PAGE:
2. Clearly they never ran into Rockne or the Irish in any of those “championship” seasons, though, as they’re 0-4 against the Irish all-time.

3. Cal has some really fun alumni/former students, including: William “She Bangs” Hung; the founders of AskJeeves, MySpace, the first aerobics classes, and the parent company for Hot Pockets; the actors who played Beaver in Leave It To Beaver and Chunk in The Goonies; the author of Holes; and the guy who coined the term “blog,” and thus likely made it possible for me to be here today typing all this nonsense for you.

4. Cal has a very fun list of teams they’ve never beaten, including the Hawaii All-Stars, Fleet City USNTDC (CA), Del Monte Pre-Flight (CA), Alameda Coast Guard (CA), and Carlisle Indian School (PA).

Speaking of Carlisle Indian School, I just want to take a quick detour to discuss that program. I’ve noticed them over the past couple years constantly popping up as a team a lot of programs played a few times back in the day and never defeated, and so I decided to double-click and do some targeted research on these guys.

What I found is that Carlisle Indian School was A PROBLEM for a lot of top college football programs. Just take a look at their records against these big-name teams:

Unfortunately, further research into the school itself showed me that Carlisle Indian School was probably not something to be celebrated or revered, as it was a boarding school focused on assimilating Native Americans into mainstream Euro-American culture. It was founded under government authority by Lieutenant Richard Henry Pratt in 1879, and Pratt’s motto was literally, “Kill the Indian, save the man” as his school model focused on essentially stripping Native Americans of their culture (oftentimes using corporal punishment — considered acceptable at the time as a way of disciplining kids — on students exhibiting “Native behavior”) because Pratt believed Native Americans were equal to European-Americans but just needed to “Americanize” themselves to advance and thrive in society.

With that said, that weird and pretty messed-up school was apparently pretty darn good at football (except against Notre Dame, who won their lone match-up with the school).

Alright, moving right along to this Cal roster — the most important thing to know, as you all surely can guess, is how many great names they have.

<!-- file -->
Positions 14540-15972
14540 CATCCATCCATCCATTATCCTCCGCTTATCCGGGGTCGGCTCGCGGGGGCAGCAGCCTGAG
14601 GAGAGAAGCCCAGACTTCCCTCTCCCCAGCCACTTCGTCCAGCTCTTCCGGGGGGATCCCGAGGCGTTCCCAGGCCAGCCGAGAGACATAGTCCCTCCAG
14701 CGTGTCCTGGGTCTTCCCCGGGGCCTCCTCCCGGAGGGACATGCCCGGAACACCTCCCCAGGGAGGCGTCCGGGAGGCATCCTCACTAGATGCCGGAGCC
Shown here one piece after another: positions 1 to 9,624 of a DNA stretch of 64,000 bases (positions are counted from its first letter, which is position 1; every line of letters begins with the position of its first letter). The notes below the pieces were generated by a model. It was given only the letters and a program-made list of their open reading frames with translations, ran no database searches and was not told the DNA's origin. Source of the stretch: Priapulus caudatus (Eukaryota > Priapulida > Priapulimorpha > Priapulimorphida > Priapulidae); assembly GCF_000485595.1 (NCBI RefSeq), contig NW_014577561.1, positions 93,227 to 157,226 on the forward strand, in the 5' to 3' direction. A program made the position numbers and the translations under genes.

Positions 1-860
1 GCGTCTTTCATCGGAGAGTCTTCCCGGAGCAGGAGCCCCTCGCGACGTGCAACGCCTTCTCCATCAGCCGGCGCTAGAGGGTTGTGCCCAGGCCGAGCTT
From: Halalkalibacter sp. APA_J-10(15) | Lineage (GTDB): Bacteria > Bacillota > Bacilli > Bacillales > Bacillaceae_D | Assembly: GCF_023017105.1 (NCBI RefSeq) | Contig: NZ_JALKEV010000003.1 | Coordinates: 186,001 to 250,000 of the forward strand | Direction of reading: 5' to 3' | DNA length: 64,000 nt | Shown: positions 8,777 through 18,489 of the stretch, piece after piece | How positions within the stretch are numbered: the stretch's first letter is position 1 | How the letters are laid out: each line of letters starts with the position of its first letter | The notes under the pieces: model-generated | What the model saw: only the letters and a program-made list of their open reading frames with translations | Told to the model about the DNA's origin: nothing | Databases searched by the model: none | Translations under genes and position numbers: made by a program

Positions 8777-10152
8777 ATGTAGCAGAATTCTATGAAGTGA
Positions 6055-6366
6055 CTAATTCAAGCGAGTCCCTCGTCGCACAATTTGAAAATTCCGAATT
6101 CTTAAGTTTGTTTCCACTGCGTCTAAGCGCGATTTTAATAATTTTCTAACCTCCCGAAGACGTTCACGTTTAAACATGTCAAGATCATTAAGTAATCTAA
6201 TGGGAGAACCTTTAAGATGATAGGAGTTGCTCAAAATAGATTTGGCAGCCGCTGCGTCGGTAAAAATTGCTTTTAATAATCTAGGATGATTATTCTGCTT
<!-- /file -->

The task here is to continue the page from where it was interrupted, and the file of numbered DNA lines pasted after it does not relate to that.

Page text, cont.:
And BOY do I have good news for you! Cal’s roster is LOADED.

Trond Grizzell? Champion Johnson?? Ieremia Ieremia???

It’s absolutely nuts that I can justifiably rank names like Kaleb Elarms-Orr, Evan McLurkin, Beaux Tagaloa, and Bastian Swinney comfortably outside the top 5-7 names. Raymond Woodie III and Mayze Bryant falling at 21 and 20 is nuts. What a collection of names.

Also shout out to Miles Williams and Myles Williams, two guys on the same team in the same secondary group with essentially the same name. I’m sure that never gets confusing.

Okay, so let’s dive a bit deeper — what should we know about this California football team?

First and foremost, the Golden Bears have a pretty darn good defense they’ll be bringing to Saturday’s clash with Tommy Rees’s hapless offense. Defensive Coordinator Peter Sirmon leads a group that includes some really talented linebackers, such as his son Jackson Sirmon (the team’s leading tackler with 17 tackles...also has 1 PD and 1 FF this year; he transferred in from Washington), Oluwafemi Oladejo (16 tackles, 1 PD), and Myles Jernigan (9 tackles, 0.5 sacks).

Along with that crew, Cal has a pretty strong secondary, despite losing All-American corner Elijah Hicks to the NFL (Hicks, if you remember, was committed to Notre Dame in the 2017 class before decommitting and signing with Cal). Safeties Daniel Scott and Craig Woodson have combined for 17 tackles, 2 PD, and 1 INT TD (Woodson), while a host of solid cover corners like Isaiah Young (8 tackles, 1 INT), Collin Gamble (7 tackles, 1 PD), and Lu-Magia Hearns III (6 tackles, 2 PD; had 10 PD in 2021) will make life difficult for an Irish receiving corps already struggling enough on their own.

NCAA Football: UC - Davis at California Darren Yamashita-USA TODAY Sports